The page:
Choosing not to live with someone could prevent “scratchy familiarity, contempt and ingratitude” that spoils the “admir[ation], praise, [and] nurtur[ing]” that happens when relationships are new. You can still enjoy and respect a relationship when you know it’s going to end.
Short term relationships mean:
If the societal narrative is that long term relationships are normal and expected to last forever, anything short of forever would need to be described as a horrifying failure. Nothing lasts forever, so don’t pretend it does (even, and especially, if you hope it does).
Romantics are proudly irrational (“love is too abstract”); classicists are skeptics who believe anything can be broken down and analyzed.
Both Romantic and Classical orientations have important truths to impart. Neither is wholly right or wrong. They need to be balanced. And none of us are in any case ever simply one or the other…at this point in history, it might be the Classical attitude whose distinctive claims and wisdom we need to listen to the most intently.
Note from Christian: …really? I’ve been with this book so far, but what in those descriptions of Romanticism was an “important truth to impart”?
The best long-term romantic partner is one you can bureaucratically disagree with.
A culture’s stories (in films, songs, novels, and ads) shape it’s humans’ sense of what’s normal. The stories our culture is telling us right now about love leave us unprepared to deal adequately with the tensions of relationships.
The Romantic love story constructs a devilish template of expectations of what relationships are supposed to be like, but this story is nothing like real relationships, which leaves everyone dissatisfied.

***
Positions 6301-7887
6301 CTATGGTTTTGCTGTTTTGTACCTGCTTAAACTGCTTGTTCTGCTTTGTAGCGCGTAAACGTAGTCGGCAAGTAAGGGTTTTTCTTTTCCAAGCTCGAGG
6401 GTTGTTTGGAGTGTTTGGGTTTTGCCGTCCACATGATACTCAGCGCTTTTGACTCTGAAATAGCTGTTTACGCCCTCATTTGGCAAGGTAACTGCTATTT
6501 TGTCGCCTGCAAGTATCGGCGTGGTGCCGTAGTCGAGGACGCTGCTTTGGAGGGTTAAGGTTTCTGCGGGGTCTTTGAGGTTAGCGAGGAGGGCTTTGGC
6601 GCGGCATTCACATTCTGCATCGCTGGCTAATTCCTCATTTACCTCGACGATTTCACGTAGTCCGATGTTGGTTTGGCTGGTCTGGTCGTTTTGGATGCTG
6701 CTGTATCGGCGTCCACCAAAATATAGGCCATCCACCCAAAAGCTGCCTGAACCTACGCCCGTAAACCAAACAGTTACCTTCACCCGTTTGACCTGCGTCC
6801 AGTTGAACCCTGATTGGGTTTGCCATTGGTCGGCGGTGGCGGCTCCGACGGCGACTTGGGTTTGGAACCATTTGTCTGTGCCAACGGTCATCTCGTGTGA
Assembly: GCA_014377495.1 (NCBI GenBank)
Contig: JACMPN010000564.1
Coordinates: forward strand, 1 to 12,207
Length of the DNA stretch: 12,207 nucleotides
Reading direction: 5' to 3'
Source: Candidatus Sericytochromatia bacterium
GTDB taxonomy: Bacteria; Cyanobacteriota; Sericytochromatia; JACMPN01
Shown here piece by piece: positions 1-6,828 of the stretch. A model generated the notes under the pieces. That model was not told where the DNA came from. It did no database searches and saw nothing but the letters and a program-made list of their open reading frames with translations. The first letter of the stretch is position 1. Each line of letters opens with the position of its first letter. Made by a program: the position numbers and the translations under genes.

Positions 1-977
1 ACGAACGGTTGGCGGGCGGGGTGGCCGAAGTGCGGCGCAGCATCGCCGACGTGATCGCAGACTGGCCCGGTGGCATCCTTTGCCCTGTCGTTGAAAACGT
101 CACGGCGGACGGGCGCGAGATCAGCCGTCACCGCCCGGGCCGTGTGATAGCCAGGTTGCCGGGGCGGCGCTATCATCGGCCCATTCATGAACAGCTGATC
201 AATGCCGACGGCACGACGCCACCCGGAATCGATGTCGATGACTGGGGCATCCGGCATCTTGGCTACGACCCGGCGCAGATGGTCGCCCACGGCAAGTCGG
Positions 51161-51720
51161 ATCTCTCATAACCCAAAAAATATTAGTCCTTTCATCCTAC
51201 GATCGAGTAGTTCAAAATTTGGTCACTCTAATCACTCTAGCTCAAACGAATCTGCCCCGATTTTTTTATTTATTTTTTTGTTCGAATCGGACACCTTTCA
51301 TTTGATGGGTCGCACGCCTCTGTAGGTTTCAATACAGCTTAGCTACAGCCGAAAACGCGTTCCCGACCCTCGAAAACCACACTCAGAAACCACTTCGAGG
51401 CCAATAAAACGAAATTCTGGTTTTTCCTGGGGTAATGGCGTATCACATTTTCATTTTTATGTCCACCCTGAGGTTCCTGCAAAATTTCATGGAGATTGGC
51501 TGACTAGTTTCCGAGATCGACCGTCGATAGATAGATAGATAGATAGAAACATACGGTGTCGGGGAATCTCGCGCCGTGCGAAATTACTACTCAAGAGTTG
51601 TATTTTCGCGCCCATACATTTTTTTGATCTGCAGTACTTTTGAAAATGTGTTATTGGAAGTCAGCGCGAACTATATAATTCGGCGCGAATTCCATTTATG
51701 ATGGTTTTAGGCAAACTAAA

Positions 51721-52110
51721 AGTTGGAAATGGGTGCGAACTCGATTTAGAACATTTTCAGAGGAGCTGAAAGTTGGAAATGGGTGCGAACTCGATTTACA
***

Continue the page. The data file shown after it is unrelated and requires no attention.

The archetypal Romantic plot is that all sorts of obstacles are placed in the way of love’s birth (misunderstandings, bad luck, prejudice, war, a rival, a fear of intimacy, shyness, or an evil conjurer).
In the Classical story the real problem isn’t finding a partner, but tolerating them. Getting together is only the beginning of the story. Don’t write the hard, interesting part as living “happily ever after”.
In the Romantic story work goes on somewhere else and isn’t relevant to love.
In the Classical story work is a huge part of life and shapes our relationships.
In the Romantic story children are incidental symbols of mutual love, and (because of their innocence) are in many ways wiser than studied adults.
In the Classical story children place the couple under unbearable strains, and can kill the passion that made them possible.
There are toys in the living room, pieces of chicken under the table, and no time to talk. Everyone is always tired. This too is love.
In the Romantic story housework doesn’t matter.
In the Classical story housework is the core of two people functioning together, and is therefore super important.
In the Romantic story sex and love are tightly coupled. Adultery is therefore fatal; if you were with the right person it would be easy to be faithful.
In the Classical story long-term love and sex are distinct, and at times divergent.
In the Romantic story love is about finding your spiritual twin - your “other half” - so that compatibility will come easily and naturally.
In the Classical story no one ever completely understands anyone else, and compatibility is hard work.